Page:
AIDS-Free World extends congratulations to Winnie Byanyima, who was appointed today by UN Secretary-General António Guterres to be the new Executive Director of the Joint United Nations Programme on HIV/AIDS, known as UNAIDS.
Ms. Byanyima is joining UNAIDS at a decisive moment. She has a major internal governance issue to confront in her first months on the job.
- In December 2018, an Independent Expert Panel (IEP) excoriated the leadership of former UNAIDS Executive Director Michel Sidibé, who presided over an organizational structure that "failed to prevent or properly respond to allegations of harassment including sexual harassment, bullying and abuse of power." But the fault was not Mr. Sidibé's alone. The IEP found "convincing evidence" that "the leadership team at UNAIDS is responsible and accountable for the organizational culture in which such behaviours have been allowed to flourish."
Ms. Byanyima must ensure that Sidibé-era members of the leadership team are no longer able to influence the institutional culture of UNAIDS.
- Further, and central to Ms. Byanyima's success, will be the prompt implementation of a key recommendation of the IEP. The Panel called for the establishment of an "independent body external to UNAIDS" that would receive complaints of sexual harassment, bullying, and abuse of power; conduct "safe, confidential" fact-finding investigations with access to "relevant documents and witnesses"; and be empowered to "impose appropriate sanction." External, independent systems and oversight, we have long argued, are essential to mending the UN's broken processes.
The new Executive Director will also be faced with significant external challenges.
- In its Global AIDS Update released on July 16, UNAIDS conceded that the fight against the pandemic was far from over. Worryingly, the number of new HIV infections has increased in Latin America, the Middle East, North Africa, Central Asia, and Eastern Europe, where the rate has spiked to frighteningly high levels.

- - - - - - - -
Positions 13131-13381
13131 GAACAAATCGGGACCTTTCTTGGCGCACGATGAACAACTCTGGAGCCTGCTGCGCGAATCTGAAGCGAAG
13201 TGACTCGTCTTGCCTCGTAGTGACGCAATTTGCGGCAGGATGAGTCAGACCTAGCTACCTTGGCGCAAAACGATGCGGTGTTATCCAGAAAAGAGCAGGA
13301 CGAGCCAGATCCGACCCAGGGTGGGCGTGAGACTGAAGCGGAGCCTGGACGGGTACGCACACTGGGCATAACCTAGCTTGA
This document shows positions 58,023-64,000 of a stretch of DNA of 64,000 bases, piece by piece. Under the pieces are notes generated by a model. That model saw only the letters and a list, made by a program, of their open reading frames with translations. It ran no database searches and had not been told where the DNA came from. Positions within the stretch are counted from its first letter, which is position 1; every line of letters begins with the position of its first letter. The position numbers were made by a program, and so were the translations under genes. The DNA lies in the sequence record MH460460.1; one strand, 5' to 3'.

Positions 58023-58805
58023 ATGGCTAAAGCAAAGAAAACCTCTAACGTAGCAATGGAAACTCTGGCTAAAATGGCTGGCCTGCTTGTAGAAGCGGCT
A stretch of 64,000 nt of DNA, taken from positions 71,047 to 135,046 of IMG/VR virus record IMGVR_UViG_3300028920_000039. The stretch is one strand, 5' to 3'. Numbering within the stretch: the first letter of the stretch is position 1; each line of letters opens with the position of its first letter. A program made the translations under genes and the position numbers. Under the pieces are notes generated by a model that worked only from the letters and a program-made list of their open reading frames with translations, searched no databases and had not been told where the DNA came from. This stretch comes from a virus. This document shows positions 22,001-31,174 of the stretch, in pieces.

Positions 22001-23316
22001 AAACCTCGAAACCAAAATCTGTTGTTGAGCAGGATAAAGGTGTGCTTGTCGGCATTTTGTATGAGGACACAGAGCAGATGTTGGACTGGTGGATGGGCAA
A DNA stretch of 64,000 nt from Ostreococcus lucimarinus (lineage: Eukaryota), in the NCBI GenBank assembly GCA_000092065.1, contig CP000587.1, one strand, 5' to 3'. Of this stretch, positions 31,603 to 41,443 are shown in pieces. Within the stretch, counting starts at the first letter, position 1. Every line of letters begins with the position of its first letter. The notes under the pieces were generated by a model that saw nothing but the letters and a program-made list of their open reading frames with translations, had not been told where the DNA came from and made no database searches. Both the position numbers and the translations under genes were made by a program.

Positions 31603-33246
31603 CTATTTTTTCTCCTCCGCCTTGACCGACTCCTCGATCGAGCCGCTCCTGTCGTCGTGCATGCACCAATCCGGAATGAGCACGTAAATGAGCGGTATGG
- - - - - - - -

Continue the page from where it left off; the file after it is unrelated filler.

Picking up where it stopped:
- The number of new infections recorded among adolescent girls and young women has remained virtually unchanged at 6,200 each week. It is simply unacceptable that women and girls remain so shockingly at risk more than thirty years into the pandemic. Ms. Byanyima must ensure that concrete plans are put in place to end this continuing crisis.
- Of perhaps greatest importance, the new Executive Director will be tasked with reversing a disastrous decrease in funding, which was exacerbated no doubt by UNAIDS' decision to embrace a marketing campaign that trumpeted the impending "end of AIDS" and, as a consequence, inspired complacency among donors. Between 2017 and 2018, the global resources available for the AIDS response declined by a stunning US$1 billion. Ms. Byanyima can start by urging the Global Fund to Fight AIDS, Tuberculosis, and Malaria, which is holding a replenishment conference in October, to increase its overall target significantly beyond the painfully inadequate US$14 billion to which it is now committed.
- The challenges are many. The work of UNAIDS remains urgent and necessary.
We wish Ms. Byanyima every success as she launches a herculean effort to improve and save lives and strives to turn UNAIDS into an institution that honors the dignity of its employees.